So this morning I donated to the latest hapless victims of a government gone insane. This lady got her business shut down and now is being fined $135,000 for refusing to bake a wedding cake for a lesbian couple. 

Me - depending on the exact circs, I'd probably bake the cake. But I certainly don't agree with trying to force other persons to bake the cake. 

So let the fireworks begin.

Thursday, July 02, 2015

The Jobs Schizophrenia Continues; It Must Be Close to a Breaking Point

Before we even get to jobs, we need to contemplate rail, which gets worse as the year wears on:
Total U.S. carload traffic for the first six months of 2015 was 6,930,568 carloads, down 3.8 percent or 271,831 carloads, while intermodal containers and trailers were 6,605,029 units, up 2.3 percent or 149,442 containers and trailers when compared to the same period in 2014. For the first six months of 2015, total rail traffic volume in the United States was 13,535,597 carloads and intermodal units, down 0.9 percent or 122,389 carloads and intermodal units from the same point last year.
Total June traffic was down more than 2% YoY. In one place they say -2.3%, in another -2.8%. We don't have June trucking figures; they should be better because they are biased toward intermodal. So no disaster, but the divergence from last year's pattern is pretty strong.

Turning now to the unemployment report, Establishment says we added more than 200K jobs; Household responds with jeering and farting noises and says we lost over 50K jobs.We wish these two would just grow up and start working together.

When numbers get this out of joint, I usually turn to Table A-8. Table A-8 says that, since February and on an SA basis, we have gained about 160K government jobs and lost about 210K private sector jobs, but added self-employed. The net non-ag wage-and-salary is virtually unchanged at +10K, with the balance being made up of private household workers.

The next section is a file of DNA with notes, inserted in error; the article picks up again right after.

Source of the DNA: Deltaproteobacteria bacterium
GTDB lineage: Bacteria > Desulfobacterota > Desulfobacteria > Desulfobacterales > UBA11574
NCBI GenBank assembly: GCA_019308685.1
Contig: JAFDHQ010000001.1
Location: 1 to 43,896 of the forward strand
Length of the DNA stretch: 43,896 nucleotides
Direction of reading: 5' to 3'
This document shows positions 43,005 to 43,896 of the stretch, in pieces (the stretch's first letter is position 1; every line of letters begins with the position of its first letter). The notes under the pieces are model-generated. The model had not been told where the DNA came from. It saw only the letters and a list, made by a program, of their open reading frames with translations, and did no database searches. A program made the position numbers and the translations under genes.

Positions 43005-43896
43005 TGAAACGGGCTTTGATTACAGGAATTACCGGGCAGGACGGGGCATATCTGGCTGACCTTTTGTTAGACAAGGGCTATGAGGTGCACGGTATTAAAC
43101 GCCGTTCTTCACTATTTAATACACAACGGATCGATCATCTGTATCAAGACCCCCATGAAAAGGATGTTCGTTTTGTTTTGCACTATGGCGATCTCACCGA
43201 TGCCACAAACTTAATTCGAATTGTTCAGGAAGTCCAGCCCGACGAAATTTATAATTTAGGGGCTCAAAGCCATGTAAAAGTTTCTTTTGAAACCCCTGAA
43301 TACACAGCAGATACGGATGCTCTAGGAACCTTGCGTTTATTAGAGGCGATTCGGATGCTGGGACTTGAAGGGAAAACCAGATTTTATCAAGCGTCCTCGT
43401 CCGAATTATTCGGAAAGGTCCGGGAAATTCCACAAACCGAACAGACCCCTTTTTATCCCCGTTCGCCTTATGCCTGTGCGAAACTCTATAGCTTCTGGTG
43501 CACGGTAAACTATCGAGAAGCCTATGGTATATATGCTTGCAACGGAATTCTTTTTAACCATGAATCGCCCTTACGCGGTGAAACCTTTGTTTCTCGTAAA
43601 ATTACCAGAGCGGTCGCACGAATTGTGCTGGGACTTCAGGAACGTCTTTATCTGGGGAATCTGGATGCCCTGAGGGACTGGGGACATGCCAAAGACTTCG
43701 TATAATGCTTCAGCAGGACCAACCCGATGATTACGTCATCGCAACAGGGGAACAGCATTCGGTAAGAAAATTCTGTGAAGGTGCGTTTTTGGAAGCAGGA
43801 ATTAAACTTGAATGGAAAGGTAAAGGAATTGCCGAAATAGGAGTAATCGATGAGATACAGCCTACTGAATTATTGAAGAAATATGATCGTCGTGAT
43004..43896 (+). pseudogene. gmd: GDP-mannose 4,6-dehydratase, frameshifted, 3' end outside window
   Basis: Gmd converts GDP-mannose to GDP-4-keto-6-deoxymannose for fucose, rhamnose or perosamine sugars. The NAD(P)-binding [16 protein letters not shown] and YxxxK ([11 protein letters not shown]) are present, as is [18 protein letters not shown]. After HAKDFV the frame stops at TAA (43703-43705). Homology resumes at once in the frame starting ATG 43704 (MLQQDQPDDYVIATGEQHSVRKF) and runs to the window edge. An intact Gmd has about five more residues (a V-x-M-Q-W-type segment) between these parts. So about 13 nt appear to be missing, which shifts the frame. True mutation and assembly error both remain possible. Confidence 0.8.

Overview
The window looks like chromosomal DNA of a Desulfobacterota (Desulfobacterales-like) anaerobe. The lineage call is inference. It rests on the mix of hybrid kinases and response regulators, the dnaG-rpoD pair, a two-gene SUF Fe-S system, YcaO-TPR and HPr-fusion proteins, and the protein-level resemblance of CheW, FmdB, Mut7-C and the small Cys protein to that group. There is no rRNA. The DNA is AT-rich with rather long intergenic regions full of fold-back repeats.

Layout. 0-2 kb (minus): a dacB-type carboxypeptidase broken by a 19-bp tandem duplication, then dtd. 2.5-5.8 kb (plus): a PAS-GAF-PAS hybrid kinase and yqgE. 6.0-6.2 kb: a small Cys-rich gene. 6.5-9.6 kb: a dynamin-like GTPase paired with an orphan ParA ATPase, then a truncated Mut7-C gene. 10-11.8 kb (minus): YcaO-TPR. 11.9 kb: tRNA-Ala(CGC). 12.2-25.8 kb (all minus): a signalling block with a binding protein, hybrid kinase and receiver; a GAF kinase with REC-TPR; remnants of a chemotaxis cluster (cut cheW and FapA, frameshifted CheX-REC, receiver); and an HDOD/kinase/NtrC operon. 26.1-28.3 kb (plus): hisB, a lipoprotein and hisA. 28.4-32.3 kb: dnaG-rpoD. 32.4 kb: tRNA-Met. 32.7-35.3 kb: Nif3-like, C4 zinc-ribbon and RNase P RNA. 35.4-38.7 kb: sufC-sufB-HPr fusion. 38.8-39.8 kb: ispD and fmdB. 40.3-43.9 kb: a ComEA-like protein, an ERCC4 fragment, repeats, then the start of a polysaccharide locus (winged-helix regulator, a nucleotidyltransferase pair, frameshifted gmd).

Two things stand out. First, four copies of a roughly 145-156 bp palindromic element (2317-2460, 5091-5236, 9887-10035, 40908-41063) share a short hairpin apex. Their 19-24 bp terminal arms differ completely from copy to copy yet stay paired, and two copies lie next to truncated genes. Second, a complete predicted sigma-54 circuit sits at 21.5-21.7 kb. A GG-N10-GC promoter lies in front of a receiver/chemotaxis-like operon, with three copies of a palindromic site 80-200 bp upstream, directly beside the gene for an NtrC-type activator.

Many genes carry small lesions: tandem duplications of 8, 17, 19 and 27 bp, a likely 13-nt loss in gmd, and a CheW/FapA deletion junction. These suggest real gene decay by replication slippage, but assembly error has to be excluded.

Table A-8 agrees well with rail. 

There must be some things off about the Establishment survey, because it's telling us there hasn't been much life in construction, which just can't be true. Construction and housing reports show strong activity, and those agree with fuel supplied figures from EIA.

Table A-8 also agrees that construction is good, because it shows we've added over 250K self-employed since February, which you would see when construction was strong. And gas, self-employed, construction surveys, and auto sales all agree that construction is strong. The net A-8 non-ag gain for all categories of employment since February is about 310K, which does make sense. 

The official unemployment rate this month is 5.3%, which is sourced to the "exodus" - the total labor force fell sharply, because those not in the labor force rose by over 600K. This may be partly due to the end of the school year, although seasonal adjustments are supposed to deal with that. But as we collectively age, retirements are going to pick up, so perhaps that's the reason for this blip. 

But regardless, net unemployment is reaching lower bounds. 

The establishment report is initially poorly able to pick up some types of structural changes in the US economy. It can both lag upturns and lag downturns, although in revisions sometimes occurring years later it becomes much more accurate. CES generally compensates pretty well for the unavoidable flux with the birth-death adjustments.

The Establishment survey is quite reliable for wage and hour trends, and this month it was pretty static. Therefore my conclusion is that the Establishment survey is over-reporting a bit; wage trends are probably accurate but partly due to retirements and replacements with lower-level employees; a year or two from now Establishment will be revised to report lower trends for employment this spring. Also, never discount the importing-cheaper-workers trend.

NACM CMI is showing more trouble in B2B credit. The June numbers were not good month-over-month and YoY. Thus we will see some issues this summer. In particular, the BK numbers are rapidly degenerating. That is quite surprising because 2008 naturally caused a lot of BKs, and structurally they are now disfavored. So if they are happening, they are happening from acute stress, and the unfavorable indicators show very signficant financial stress.

As long as construction and motor vehicle sales hold out, you won't get the correlations needed to form a recession. MV production plans for the summer quarter are still very strong.

When MV production plans slack off, that's the time to worry.